The following is from Mariposa McCall, MD Psychiatrist:

Dear Colleagues,

On February 8, 2018, I along with three other presenters (Dr Everett Allen, an internist who worked for several years at California Pelican Bay State Prison’s solitary confinement, a UCSF Public Health and Criminal Justice researcher Cyrus Ahalt, and Steven Czifra who was confined in solitary confinement for 8 years and is now is a U.C. Berkeley MSW intern) presented on the relevance of solitary confinement to community psychiatry to my colleagues at the California Contra Costa County Psychiatry and Psychology monthly meeting.  Solitary confinement is being held in a small cell for 22 to 24 hours a day with minimal property and minimal meaningful human contact. We reviewed the overwhelming evidence of the physical and psychological harms of solitary confinement. In addition, we discussed the ethical dilemmas for providers as they participate in this practice.

Another psychiatrist present suggested I write a petition…..

Canada declared solitary confinement unconstitutional in Jan 2018. A few months later India too acknowledged this preventable harm. When will this nation reach this decision? On any given day in USA, 100,000 are held in these extreme conditions, some unconscionably for years and decades.  50% of suicides occur in these restrictive segregation, and self injurious behaviors are rampant.  This is preventable.  We as providers will see these individuals as patients when released,  95% will be released.  As community members, we will walk, shop, eat, live with them. Do we want traumatized human beings or rehabilitated individuals? As providers, is it ethical to declare someone fit for this high risk containment? This is what is happening…we are witnesses and participants.

Some of you may feel this issue does not pertain to your field. Ethical guidelines of “first do no harm” and human rights concern us all.

I am hoping you will join me in signing this petition I wrote to end prolonged solitary confinement (greater than 15 days) in U.S.  jails, prisons, and detention centers.

If you are a medical provider of any specialty, a psychologist, a SW, a NP or a PA please consider signing and forwarding to other of our colleagues.

Mariposa McCall, MD

The petition is directed to the American Medical Association, American Psychiatric Association, American Psychology Association, American Academy of Psychiatry and the Law, American Association of Nurse Practitioners, American Association of Physician Assistants, and National Association of Social Workers. Here is an excerpt:

…. Lastly, we pledge that solitary confinement is in direct violation of our code of ethics as healers, knowing the risks of such placement. Rule 43 of the Mandela Rules of the United Nations Standard Minimum Rules on the Treatment of Prisoners prohibits both indefinite solitary confinement and prolonged solitary confinement (defined as lasting more than 15 days).

The World Health Organization (WHO) states health care staff “should not certify a prisoner as being fit for disciplinary isolation or any other form of punishment.” Similarly, the National Commission on Correctional Health Care (NCCHC) their April 2016 position statement write: “Health staff must not be involved in determining whether adults or juveniles are physically or psychologically able to be placed in isolation…in systems that do not conform to international standards, health care staff should advocate with correctional officials to establish policies prohibiting the use of solitary confinement for juveniles and mentally ill individuals, and limiting it use to less than 15 days for all others.” We are in solidarity with the Physicians for Human Rights (PHR) who agree with The United Nation (UN) Principles of Medical Ethics that “specifically hold that it is a contravention of medical ethics for a doctor to ‘participate in the certification of the fitness of prisoners or detainees of any form of treatment or punishment that may adversely affect their physical or mental health’” (PHR 2002).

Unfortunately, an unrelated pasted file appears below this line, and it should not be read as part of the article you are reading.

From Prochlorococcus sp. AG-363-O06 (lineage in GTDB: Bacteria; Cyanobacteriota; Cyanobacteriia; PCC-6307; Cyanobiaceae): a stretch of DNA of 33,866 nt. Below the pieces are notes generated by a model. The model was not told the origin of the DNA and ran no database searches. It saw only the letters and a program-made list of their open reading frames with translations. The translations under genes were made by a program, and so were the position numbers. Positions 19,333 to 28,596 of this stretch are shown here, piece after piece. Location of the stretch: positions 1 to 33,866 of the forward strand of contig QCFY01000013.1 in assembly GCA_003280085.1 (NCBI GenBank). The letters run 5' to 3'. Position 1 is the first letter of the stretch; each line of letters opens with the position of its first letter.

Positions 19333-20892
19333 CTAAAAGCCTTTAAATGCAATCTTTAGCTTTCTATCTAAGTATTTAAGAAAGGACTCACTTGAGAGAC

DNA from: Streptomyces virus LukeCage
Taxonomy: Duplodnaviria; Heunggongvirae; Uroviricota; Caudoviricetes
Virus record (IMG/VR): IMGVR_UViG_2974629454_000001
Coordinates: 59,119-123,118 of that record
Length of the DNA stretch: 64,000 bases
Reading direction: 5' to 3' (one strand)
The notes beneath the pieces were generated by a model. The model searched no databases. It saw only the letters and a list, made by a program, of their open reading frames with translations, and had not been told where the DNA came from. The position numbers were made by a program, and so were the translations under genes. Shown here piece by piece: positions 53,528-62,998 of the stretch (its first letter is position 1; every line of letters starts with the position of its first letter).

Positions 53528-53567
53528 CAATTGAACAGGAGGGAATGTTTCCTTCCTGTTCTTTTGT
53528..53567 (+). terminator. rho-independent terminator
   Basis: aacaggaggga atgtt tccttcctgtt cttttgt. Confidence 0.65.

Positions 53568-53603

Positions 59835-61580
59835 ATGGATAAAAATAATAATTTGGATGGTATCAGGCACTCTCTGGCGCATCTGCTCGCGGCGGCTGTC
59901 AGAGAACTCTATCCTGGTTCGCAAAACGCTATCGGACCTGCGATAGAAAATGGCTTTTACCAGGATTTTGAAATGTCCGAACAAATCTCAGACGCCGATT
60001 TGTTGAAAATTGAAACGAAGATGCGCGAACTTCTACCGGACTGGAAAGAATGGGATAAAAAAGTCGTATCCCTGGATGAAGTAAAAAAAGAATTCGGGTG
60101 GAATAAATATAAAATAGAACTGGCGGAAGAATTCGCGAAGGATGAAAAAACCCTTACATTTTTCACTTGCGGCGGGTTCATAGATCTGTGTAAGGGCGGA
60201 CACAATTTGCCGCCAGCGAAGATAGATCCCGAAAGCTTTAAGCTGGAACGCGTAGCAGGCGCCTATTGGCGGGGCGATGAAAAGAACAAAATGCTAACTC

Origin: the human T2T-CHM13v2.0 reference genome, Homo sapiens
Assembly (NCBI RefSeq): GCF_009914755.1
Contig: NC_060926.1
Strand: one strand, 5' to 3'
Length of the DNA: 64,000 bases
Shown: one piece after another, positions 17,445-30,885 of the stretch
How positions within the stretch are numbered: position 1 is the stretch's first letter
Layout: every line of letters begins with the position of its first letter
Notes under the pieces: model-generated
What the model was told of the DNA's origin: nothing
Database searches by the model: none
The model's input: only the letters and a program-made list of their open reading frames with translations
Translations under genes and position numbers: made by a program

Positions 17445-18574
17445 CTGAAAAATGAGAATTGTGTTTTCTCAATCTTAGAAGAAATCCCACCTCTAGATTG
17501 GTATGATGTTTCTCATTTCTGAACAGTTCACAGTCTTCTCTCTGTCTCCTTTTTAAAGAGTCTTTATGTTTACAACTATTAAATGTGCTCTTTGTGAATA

Alternatives to solitary confinement exist that can maintain institutional security and offer rehabilitation while protecting human rights. In 2017, Colorado corrections ended the practice of solitary confinement beyond 15 days and any direct release to community from solitary confinement. On January 17, 2018, Canadian Supreme Court Judge Leask ruled “Prolonged segregation is both unnecessary for and, indeed, even inconsistent with, the objective of maintaining institutional security and personal safety…Based on the evidence, I find that segregation breaks down inmates’ ability to interact with other human beings; deprives them of rehabilitative and educational group programming; risks mentally healthy inmates descending into mental illness; and exacerbates symptoms for those with pre-existing mental illness.”

We the undersigned who made an oath to do no harm and serve our fellow citizens in their journeys to heal, call upon our respective organizations to recognize the harm solitary confinement brings to individuals, communities, and our country. There is a great need for agreement among individuals and organizations to uphold human rights and ethical principles but also to reduce reprisals against whistle-blowers. Individual practitioners need their organizations to use their authority and influence. ….

Read, sign, and share the full petition: https://www.change.org/p/helping-professional-organizations-end-prolonged-solitary-confinement


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